At the trial for contempt of court, the prosecution has noted that the names and pseudonyms of protected witnesses disclosed by Seselj in one of his books were put together in such a way that ‘any person of normal intellect’ could identify them. Contrary to that, the accused contends that the identity of witness could be discovered only by ‘intelligent and clever persons’ with legal knowledge. As the accused put it, the whole case has been fabricated in order to impose defense counsel on him

Vojislav Šešelj na suđenju za nepoštovanje sudaVojislav Šešelj na suđenju za nepoštovanje suda

The trial of Radical Party leader Vojislav Seselj on contempt of court charges because he disclosed the identity of three protected witnesses was completed in one afternoon. Today, Bruce MacFarlane, prosecutor and amicus curiae, and accused Seselj representing himself delivered their arguments. Neither party called any witnesses.

As the hearing opened, the Trial Chamber with Judge O-Gon Kwon presiding granted the prosecution’s motion to tender into evidence a series of documents relevant for the trial. Among them are parts of Seselj’s book – the title of which remained confidential - in which names of three protected prosecution witnesses were divulged. MacFarlane delivered his address. In order to avoid further damage to the identity of protected witnesses, this went on for the most part in closed session.

Clarifying the ‘nature of Seselj’s book’ in the parts of the hearing open to public, the prosecution stated that the accused ‘managed’ not to couple the names of the protected witnesses next to their pseudonyms; however the information was presented as a ‘puzzle’ and ‘every person of normal intellect’ could guess their identity. That this was Seselj’s plan, MacFarlane added, can be seen from Seselj’s statements at the trial for crimes in Croatia, Vojvodina and BH. When the issue of the controversial book was raised in that case, the Radical leader said he had instructed his associates how to publish the information adding that he didn’t care if some intelligent and clever person could guess the identity of the witnesses. At the end of his argument the prosecutor called the Trial Chamber to impose on Seselj an ‘adequate sentence in the upper range of prison sentences’ the Tribunal has so far imposed for contempt of court. This, the prosecution argued, would ‘make it known that the intimidation of witnesses will not be tolerated’. Currently the harshest sentence for contempt of court is that of former Kosovo minister Astrit Haraqija, who was sentenced to five months in prison for attempted intimidation of a prosecution witness in the Ramush Haradinaj case.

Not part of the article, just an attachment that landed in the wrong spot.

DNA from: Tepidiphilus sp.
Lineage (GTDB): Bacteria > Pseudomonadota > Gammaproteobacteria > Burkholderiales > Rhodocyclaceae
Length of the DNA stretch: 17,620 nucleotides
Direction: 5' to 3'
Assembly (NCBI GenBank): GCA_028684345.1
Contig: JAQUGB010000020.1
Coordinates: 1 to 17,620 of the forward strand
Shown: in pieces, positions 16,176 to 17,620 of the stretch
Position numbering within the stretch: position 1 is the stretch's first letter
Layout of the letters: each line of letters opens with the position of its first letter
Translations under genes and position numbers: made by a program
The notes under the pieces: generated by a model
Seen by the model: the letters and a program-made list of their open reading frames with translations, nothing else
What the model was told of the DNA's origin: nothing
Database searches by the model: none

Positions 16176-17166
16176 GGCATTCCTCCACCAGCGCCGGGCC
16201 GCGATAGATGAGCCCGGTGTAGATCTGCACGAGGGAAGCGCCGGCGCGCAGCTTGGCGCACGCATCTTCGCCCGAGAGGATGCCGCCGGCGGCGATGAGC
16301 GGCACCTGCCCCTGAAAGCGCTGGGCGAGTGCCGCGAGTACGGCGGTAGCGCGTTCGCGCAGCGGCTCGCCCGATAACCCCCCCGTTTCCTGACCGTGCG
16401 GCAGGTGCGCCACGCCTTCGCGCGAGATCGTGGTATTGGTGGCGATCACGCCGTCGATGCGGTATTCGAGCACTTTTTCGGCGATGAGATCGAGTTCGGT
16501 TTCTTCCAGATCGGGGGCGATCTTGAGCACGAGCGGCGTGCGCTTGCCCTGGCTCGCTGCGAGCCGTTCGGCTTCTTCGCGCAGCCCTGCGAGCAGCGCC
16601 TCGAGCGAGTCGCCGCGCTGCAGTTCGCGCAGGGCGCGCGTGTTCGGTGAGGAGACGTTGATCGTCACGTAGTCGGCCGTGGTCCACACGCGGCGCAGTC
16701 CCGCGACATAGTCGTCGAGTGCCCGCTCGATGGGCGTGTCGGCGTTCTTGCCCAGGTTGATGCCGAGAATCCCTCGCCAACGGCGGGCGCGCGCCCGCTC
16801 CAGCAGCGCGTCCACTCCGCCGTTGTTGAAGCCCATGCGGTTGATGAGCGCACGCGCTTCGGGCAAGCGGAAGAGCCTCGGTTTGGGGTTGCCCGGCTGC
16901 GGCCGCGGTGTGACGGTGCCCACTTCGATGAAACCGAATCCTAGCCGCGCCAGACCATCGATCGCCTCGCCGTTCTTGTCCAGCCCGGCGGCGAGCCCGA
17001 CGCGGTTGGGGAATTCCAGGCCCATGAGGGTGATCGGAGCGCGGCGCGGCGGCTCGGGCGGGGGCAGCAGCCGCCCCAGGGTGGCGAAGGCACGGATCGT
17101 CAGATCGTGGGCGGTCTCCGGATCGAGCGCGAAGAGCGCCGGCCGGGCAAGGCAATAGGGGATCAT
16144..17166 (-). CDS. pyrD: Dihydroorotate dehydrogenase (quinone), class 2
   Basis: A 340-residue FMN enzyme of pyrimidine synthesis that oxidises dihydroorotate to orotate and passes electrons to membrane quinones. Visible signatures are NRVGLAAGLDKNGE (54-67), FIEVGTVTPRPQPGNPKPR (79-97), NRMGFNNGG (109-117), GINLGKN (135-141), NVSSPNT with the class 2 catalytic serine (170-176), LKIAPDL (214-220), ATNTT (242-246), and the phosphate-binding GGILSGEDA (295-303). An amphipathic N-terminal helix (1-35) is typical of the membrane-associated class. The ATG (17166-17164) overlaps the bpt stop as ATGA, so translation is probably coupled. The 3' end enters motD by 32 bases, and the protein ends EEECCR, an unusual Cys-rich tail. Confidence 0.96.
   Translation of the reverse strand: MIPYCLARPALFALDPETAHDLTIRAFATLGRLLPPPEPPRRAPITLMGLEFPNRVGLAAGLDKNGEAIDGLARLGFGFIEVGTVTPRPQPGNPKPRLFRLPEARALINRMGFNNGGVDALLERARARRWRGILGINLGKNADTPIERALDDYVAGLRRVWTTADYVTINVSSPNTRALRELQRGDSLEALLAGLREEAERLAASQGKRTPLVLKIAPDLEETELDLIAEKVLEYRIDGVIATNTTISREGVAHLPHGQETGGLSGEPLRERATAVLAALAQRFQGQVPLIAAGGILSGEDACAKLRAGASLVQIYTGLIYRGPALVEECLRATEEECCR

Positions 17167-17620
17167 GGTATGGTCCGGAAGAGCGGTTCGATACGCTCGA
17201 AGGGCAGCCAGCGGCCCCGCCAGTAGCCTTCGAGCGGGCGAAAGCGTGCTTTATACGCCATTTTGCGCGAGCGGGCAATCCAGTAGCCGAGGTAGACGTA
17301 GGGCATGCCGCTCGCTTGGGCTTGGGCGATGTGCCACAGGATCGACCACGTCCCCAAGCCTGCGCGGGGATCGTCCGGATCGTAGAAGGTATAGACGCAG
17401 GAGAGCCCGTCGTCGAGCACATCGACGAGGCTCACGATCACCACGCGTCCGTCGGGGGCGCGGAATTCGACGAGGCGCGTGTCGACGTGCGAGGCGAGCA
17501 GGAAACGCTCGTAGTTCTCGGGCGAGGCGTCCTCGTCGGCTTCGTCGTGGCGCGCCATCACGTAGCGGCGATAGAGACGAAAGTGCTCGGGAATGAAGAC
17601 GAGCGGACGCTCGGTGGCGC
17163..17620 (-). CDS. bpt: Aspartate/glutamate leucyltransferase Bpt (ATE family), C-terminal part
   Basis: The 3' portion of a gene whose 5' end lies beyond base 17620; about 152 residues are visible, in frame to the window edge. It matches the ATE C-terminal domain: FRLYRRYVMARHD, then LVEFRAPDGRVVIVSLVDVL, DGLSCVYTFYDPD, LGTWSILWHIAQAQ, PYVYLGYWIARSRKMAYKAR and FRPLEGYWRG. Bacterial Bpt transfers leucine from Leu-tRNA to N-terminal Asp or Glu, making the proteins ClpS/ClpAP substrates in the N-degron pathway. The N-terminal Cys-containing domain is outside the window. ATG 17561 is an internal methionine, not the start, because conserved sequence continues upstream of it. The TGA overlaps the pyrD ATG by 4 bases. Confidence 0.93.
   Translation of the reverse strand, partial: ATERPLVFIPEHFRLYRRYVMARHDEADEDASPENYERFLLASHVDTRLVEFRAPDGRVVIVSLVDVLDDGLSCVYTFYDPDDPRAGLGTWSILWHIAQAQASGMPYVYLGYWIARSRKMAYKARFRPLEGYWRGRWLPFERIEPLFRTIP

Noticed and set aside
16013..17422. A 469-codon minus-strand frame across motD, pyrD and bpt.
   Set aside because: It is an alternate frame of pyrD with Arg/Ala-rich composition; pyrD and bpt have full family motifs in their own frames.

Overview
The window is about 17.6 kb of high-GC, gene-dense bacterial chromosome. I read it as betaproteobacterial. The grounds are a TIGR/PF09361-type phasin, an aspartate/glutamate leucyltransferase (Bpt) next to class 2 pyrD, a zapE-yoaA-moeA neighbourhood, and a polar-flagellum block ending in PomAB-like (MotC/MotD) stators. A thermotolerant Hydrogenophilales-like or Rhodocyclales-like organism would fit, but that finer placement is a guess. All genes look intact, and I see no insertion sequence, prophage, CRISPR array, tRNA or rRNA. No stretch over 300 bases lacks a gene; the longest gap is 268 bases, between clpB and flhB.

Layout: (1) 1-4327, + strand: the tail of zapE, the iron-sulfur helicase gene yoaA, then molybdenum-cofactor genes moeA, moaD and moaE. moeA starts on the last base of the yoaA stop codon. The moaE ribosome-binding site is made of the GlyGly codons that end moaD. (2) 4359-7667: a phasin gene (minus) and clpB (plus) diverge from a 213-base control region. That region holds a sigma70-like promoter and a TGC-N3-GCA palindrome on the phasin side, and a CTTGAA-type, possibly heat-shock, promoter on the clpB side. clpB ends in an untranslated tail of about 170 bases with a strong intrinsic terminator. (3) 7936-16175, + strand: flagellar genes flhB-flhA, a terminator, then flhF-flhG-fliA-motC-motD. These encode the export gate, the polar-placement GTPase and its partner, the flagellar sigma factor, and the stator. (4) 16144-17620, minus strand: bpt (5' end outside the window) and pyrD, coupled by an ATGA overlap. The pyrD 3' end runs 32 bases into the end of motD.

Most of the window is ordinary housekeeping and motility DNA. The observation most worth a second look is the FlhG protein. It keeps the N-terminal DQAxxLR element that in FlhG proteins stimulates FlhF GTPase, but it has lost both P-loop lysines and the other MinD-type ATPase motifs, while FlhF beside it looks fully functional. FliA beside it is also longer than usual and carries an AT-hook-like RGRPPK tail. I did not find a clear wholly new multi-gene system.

In his reply Seselj rejected the prosecution claim that he intended to intimidate witnesses and disclose their identity. As Seselj put it, he wanted to ‘unmask the affair as such’. It is based on ‘false witnesses’ used by the prosecution to prove the allegations against him, he argued. The Radical leader contends that an ‘ordinary man’ could not guess the identity of the protected witness because he would, a priori, not read a book 1,200 pages long. Only a scientist would do that, one with legal knowledge. ‘If I wanted to intimidate witnesses I would print a leaflet with their names and photos’, Seselj concluded.

When the prosecution argued that the problem with the witnesses in the Seselj case was the greatest, the accused replied that there were no problems at all before the prosecution fabricated them. As Seselj noted, this was done in order to convict him on contempt of court charges and then to impose defense counsel on him, because the prosecution would claim he abused his right for self-representation. The imposed defense counsel would be a ‘prosecution spy’. Finally, Seselj would have nothing else to do but to sit ‘as an idiot’ and watch the trial. The prosecution resorted to this scenario, Seselj said, because it has suffered a fiasco at Seselj’s ‘main’ trial; the indictment has been ‘left in ruins’.

At the end of the half-day trial, Judge Kwon didn’t indicate when the Trial Chamber, with judge Parker and judge Bonomy as other two members, may deliver the judgment.